Thailand hit by travel fever

There is a drastic increase in consumer intention to travel. Overall, 69% of Thais intend to travel from June to September, which represents a 25 points increase compared to 2021 and even higher levels than in 2019.

“This year’s travel intentions reflect a real excitement for travel, overpassing pre-pandemics levels,” says Julia Ricks, Head of International Travel at Europ Assistance Group.

“Compared to 2021, we observe a significant return to international travel and higher average holiday budgets, supported by a significant decrease in covid-19 related issues that favors airplane trips and destinations like cities,” she adds.

Julia Ricks is refering to Europ Assistance’s annual Holiday Barometer, which has been published for 21 years and the results for this year has just been released. 

Average holiday budget should be higher than in 2021. In Europe, the expected holiday budget is up 14 pct. to around €1,800 (+220€ vs 2021). The Thais intend to spend up 18 pct to 62,800 THB.

Concerns about inflation and increasing prices are much present in peoples’ mind in 2022 and impact their desire to travel. This it is the case for 69% of Europeans, 62% of Americans, 70% of Canadians, 63% of Australians and 77% of Thais, who say they are being impacted by this issue.

While Covid-19 is still a consideration for travelers, it has receded as a concern.

Overall, the global level of concerns regarding all covid-19 related topics is decreasing compared to last year, especially on travel and leisure plans. For 53% of Europeans and 46% of Americans, COVID-19 has an impact on their enthusiasm regarding travel. It is still particularly high among the Canadians or the Aussies (60%) and even more among the Thai population (81%).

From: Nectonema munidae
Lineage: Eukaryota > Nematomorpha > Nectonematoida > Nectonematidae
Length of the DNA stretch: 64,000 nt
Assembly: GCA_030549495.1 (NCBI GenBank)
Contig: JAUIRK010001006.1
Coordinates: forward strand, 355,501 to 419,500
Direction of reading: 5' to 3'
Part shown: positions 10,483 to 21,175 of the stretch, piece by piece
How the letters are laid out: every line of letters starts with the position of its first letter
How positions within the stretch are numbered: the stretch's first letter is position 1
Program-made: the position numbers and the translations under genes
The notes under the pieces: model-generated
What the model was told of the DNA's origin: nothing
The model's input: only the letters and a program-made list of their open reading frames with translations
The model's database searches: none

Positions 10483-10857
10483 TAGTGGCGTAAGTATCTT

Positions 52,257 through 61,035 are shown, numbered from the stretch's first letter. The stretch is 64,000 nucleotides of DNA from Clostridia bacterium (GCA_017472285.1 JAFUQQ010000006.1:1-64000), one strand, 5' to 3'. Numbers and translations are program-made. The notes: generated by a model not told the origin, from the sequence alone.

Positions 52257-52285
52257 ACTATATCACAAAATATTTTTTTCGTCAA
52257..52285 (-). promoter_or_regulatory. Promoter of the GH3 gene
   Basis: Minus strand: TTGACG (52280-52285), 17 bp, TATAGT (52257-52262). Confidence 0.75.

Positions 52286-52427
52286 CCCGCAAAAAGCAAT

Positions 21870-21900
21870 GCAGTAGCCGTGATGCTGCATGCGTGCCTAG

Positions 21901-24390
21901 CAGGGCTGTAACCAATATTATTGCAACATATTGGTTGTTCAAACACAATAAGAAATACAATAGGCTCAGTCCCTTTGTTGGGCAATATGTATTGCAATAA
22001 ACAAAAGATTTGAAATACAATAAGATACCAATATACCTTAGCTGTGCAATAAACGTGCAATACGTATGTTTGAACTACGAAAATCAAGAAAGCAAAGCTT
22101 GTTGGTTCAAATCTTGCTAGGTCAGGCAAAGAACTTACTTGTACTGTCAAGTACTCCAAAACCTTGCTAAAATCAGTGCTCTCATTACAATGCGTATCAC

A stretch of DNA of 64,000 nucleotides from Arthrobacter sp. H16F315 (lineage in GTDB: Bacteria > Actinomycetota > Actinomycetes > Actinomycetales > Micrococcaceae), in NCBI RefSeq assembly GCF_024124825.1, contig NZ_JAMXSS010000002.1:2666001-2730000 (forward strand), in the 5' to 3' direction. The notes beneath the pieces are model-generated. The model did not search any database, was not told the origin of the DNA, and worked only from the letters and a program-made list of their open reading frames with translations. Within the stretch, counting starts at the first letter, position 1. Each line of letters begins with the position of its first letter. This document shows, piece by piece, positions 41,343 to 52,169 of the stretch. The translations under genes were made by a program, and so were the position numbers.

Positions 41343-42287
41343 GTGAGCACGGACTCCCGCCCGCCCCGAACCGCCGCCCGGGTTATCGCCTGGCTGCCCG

When they think about their next trip, health issues have still the greatest impact on the Thai respondents’ enthusiasm, followed closely by inflation, even thou the level of concern regarding covid-19 related topics is decreasing. When travelling, Thais are still willing to carefully pick their destination by avoiding certain countries and favoring close destinations. However, the level of caution decreased strongly vs 2021

When thinking about their next trip, Thai respondents still feel concerned about issues related to the sanitary crisis, but to a lesser extent than last year. The desire to travel internationally drove the will to get vaccinated.

This decrease in covid-19 related concerns leads to a significantly higher attractivity of cities even if in Thailand, cities still remain far behind seaside (58% vs 37%), countryside and mountain as travel destination.

In almost all countries observed, the average levels of booking anticipation is going up, with far more people booking their holidays sooner than last year than people doing it later. Holidaymakers from Thailand are among the most organized, as more than 50% have already booked at least part of their trip

Thai holidaymakers mostly opt for neighboring countries with favorite destinations being Japan followed by South Korea and Singapore. Weather and already knowing the destination are the most important criteria to choose the destination for Thai respondents. They also plan to choose their destination according to the health risk, inclusive of coronavirus infection.

Back to normal?

When asked about the return to “normal conditions” of travel, perceptions vary a lot from one country to another. Thais, Australians and Austrians are the most pessimistic, with half of the population thinking situation will come back to normal in 2024, after, or even never. On the contrary, Poles, Czech or Swiss are the most optimistic, with nearly 4 out of 10 saying it is already possible.

But covid-19 may have changed habits for the active population. Indeed, one quarter to one third of the active population declare that they will be working from a holiday location (“workation”). It is particularly true among Thais (70%).

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About Gregers Møller

Editor-in-Chief • ScandAsia Publishing Co., Ltd. • Bangkok, Thailand

View all posts by Gregers Møller

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